By Hanan Awaad
When I relocated to Canada and decided to make Kitchener my new home, I did not know that I will meet amazing people almost every day. One day I met her, a vibrant young woman with dark long hair and a brilliant smile. Bardish Chagger, our Minister of Small Business and Tourism knows how to mobilize a community … how to engage everyone … and how to lift your spirit when you are in the deep despair. I knew her for years through her amazing work in our community and I was keen to talk to her after being appointed to her position to know how her success, commitments, and insights can inspire us – working women to work harder to write our stories of success.
– With your diversified background and your work in multiculturalism and diversity and with professionals, how can we move towards true gender equality in the workplace, whether in terms of pay gap or as equal representations in high positions?
I really believe one of the best ways to provide opportunities for women, for young people, new-Canadians – any under-represented group – is through growing our entrepreneurial sector. By opening a business, by taking a risk on your own, or with a small team –people can shape their own future and, at the same time, help grow the Canadian economy and create jobs in our communities.
– As a very successful working woman: what was the biggest challenge you faced and how did you overcome it?
First of all, success is relative. You need to pursue your interests for yourself, not for recognition from others. Often in immigrant communities, there is a lot of pressure to live up to certain expectations or to pursue certain roles. If you are happy and feel fulfilled in what you’re doing, then you are successful.
The greatest barrier for a lot of people is to stop worrying about what other people think and to accept that any success you have is yours.
– What is your advice to working women to find the right work-life balance?
I think the more we see women, not just in the workforce, but as owners of companies, as entrepreneurs, as leaders – it will become more acceptable for everyone to push back a little when the boss asks you to stay late and there is a family waiting around the dinner table at home.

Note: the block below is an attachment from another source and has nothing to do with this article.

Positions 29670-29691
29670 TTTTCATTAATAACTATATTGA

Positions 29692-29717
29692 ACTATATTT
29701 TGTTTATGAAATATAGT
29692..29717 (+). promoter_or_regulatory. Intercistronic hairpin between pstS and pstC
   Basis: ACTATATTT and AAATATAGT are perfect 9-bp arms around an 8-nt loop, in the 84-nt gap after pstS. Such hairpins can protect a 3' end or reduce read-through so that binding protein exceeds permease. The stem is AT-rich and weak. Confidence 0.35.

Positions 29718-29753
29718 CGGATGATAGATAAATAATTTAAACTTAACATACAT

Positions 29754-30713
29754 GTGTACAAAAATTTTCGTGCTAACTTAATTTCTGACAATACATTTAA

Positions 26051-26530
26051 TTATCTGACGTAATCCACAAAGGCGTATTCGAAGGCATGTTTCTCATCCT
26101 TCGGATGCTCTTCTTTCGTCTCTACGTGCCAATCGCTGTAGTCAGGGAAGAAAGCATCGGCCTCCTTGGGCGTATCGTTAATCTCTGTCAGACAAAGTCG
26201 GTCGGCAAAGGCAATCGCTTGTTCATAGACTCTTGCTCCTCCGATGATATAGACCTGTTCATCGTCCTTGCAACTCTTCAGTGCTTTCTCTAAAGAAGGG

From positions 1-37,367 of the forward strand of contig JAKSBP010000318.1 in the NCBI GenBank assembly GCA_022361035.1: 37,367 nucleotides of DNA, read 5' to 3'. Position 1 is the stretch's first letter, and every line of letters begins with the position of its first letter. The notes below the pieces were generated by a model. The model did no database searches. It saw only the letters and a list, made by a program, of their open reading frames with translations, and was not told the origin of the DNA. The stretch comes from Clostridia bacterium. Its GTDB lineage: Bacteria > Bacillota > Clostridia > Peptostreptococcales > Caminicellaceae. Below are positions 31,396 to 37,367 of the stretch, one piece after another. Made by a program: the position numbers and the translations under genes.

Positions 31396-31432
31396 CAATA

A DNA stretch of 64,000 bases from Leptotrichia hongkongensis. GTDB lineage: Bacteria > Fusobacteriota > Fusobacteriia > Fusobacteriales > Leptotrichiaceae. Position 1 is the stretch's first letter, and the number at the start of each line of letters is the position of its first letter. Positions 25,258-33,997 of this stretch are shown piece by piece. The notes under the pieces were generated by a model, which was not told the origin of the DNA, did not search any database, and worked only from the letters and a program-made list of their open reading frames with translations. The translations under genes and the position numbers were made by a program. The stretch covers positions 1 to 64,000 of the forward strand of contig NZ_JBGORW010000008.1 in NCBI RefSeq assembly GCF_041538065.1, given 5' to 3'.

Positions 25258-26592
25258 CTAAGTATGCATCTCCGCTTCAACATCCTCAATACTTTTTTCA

Prime Minister Justin Trudeau has said he wants to make his Government and Parliament more family-friendly in all kinds of different contexts.
My cabinet colleague, the Minister of Environment and Climate Change is doing a great deal of that already by blocking off specific time with her young family. And guess what? Her department is still doing more on this file than we’ve seen in more than a decade! So it can be done.
It’s also not just about families. The interests each of us have, our friends, time to ourselves – it makes us who we are. To keep doing the best you can means making time for those things.
– What role did mentoring play in your success and how can working women benefit from seeking mentors and mentoring other women?
My Aunt really inspired me. She was the first woman in my family to graduate from university. She showed me that you need to make your own success.
Everyone can learn from the mistakes and successes of others. I think it’s so important to engage in your community- whether it’s those immediately around you, or those in similar situations, or those of similar background, or –preferably – all of the above. Talk through your ideas, see what how they can be changed.
On the other side, I would also strongly encourage those who have been successful to mentor others. Not just because it helps to grow our industries and economy – but because they might learn something as well.
We need to be on the leading edge of innovation, and young people have a wealth of ideas. So let’s all work together to see how to make them succeed.
– Who was the greatest influence in your career life?
My father. He showed me from an early age the importance of being an active, engaged participant in your community. He is a bit of a traditionalist when it comes to some things. While he was very happy to have me along banging in campaign signs during elections, or going to meetings – he seemed a little surprised at how much of it rubbed off on me. He used to say “don’t debate me at my kitchen table!”
But we did debate and discuss – and I think it honed my skills for the House of Commons more than anything else!
– What in your life has brought or given you the greatest satisfaction or fulfillment?
Being chosen to represent the people of my home community of Waterloo as their Member of Parliament. I was born and raised in this community – it’s a part of me. Even though I have had a very strong interest in politics since an early age, it actually took quite a bit of convincing to get me to run. I always preferred to work behind the scenes.
But with all of the support I received– and continue to receive now that I am elected – I know I made the right choice and I’m determined to be a strong voice for our community.
– As Small Business and Tourism Minister, what is the number one obstacle keeping many women from taking the risk of starting their own business?
Lack of support and encouragement. We need to do more to support women entrepreneurs and to support their access to financing and to mentorship.
When people hear a friend or family member is thinking about starting a new business they are often quick to say things like, “Woah, do you know how many new businesses fail in their first year?”
Instead, let’s all recognize the amazing number of success stories! We have a strong, healthy and confident entrepreneurial spirit in this country. Government’s job, my job, is to make sure those start-ups and small businesses have the tools and support they need to grow and lead the country in economic growth and innovation.
Originally posted 2016-03-08 04:42:19.